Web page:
Shiripuno lodge, 27.Sept.-17 Oct., 2008

The first few days the camp is full of people: there is a group of French students, a Polish couple (bird-watchers), Harold and Tom, the two biologists, and the staff. Mealtimes are filled with animated conversations (who has seen what) and with latin, scientific names of birds, insects, trees…Fernando Vaca started the lodge around 4 years ago and he likes to keep it low-key, not too overrun with tourists. There is no electricity (although we are experimenting with a new solar-system)(by the way, there is of course a generator, but it is hardly ever used, since Fernando prefers the sounds of birds to the sound of a generator..thank god), no hot water in the shower – but swimming in the river is much more exhilarating anyway (swimming against the current is probably like swimming in one of those tiny pools that generate their own current – you put sooo much effort in it, but you are still struggling at the same place).

early morning fog over the Shiripuno river

early morning fog over the Shiripuno river

After the early breakfast everybody goes on his/her own way. Tom and Harold are off to catch some butterflies and to conduct a study on dung beetles (O.K. there is a funny story behind this / to “lure in” the beetles, they use human shit as bait, and Harold brought some with him, because, as he explained, you never know, if you will be able to go, when you are on a trip; and if not…well, that puts the whole study at jeopardy – so, he brought some of his earlier “achievments” in an old food container – which was opened at the Hotel Auca in Coca by the housecleaner…the lady who cleaned his room looked at him weirdly after that); the Polish couple is off to find some more birds; and we hit one of the few trails (named after prominent biologists) to explore the area.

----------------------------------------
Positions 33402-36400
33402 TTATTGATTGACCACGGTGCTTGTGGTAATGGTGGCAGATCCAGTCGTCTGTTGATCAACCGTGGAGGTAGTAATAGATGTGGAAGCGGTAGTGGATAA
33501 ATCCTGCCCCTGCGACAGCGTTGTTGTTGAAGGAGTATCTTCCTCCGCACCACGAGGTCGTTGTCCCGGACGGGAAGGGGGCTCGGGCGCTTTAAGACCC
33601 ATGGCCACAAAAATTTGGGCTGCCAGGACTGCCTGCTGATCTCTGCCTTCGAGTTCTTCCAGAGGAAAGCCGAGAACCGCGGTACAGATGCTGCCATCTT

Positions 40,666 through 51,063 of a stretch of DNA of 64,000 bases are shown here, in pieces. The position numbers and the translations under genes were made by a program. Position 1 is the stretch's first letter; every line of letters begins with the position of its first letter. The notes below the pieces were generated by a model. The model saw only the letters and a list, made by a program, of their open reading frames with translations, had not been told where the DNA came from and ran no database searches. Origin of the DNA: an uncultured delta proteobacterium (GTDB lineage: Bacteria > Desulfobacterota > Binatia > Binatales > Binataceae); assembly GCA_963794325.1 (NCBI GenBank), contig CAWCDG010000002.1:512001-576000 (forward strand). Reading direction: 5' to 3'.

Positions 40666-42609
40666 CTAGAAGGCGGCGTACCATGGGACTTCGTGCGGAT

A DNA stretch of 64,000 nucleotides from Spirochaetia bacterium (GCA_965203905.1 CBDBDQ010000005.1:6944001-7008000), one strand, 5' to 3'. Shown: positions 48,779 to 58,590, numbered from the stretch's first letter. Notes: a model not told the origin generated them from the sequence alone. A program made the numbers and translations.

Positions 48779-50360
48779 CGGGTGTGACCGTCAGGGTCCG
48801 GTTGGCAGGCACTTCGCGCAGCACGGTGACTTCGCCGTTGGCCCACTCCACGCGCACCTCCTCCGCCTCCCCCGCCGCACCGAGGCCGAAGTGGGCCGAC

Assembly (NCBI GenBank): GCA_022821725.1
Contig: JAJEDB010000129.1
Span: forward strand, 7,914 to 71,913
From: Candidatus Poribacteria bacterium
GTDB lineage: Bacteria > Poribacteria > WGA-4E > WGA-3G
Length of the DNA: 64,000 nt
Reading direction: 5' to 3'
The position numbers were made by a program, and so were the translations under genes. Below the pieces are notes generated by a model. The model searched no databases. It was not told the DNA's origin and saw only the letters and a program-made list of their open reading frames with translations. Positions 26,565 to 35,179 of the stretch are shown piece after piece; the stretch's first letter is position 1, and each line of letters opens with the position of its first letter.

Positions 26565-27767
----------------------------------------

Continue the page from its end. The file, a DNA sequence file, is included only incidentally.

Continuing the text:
The first afternoon when the rain starts, there is a spontaneous soccer-game erupting out of nowhere and continues until one of the French girls almost breaks a toe…ecuador-2008-846-kis-kep

The trails go through some different microhabitats ( e.g. swampy, hilly areas). They are well-marked and easy to navigate. Still, when walking alone, “I cannot help but wonder”, when will I come face to face with a jaguar. Even though, it is highly unlikely to see one (there are people who spend months, years in the forest, and do not ever see a jaguar / although that said, we learn, that when the French group was leaving the camp a few days later, they saw a jaguar swimming across the river…how lucky can they be????/) I think there is nothing like being alone in a rainforest, that bring home the feeling that contrary to what we like to believe (that we are somehow separate from the rest of the natural world and we are somehow superior) we are actually part of the animal kingdom, and we can be prey, just as the other animals are. It is a horrifying thought. Still, nothing makes me feel so alive as waking in the forest. I feel as though all my senses come alive – I listen to the smallest sounds, I smell the trees and the animals, I try to take in the chaotic forms of the branches, lianas, trees…while I try not to touch anything (what if it stings me? bites me? cuts me?) the bark of the trees, the surface of the leaves, the mud alongside the river almost call out for touching. Living in a city provides us with so many artificial sensations – the lights, the sounds, the forms, the textures are all man-made, void of warmth and wonder…but when you listen to a screaming piha in the forest, you feel deeply touched and alive…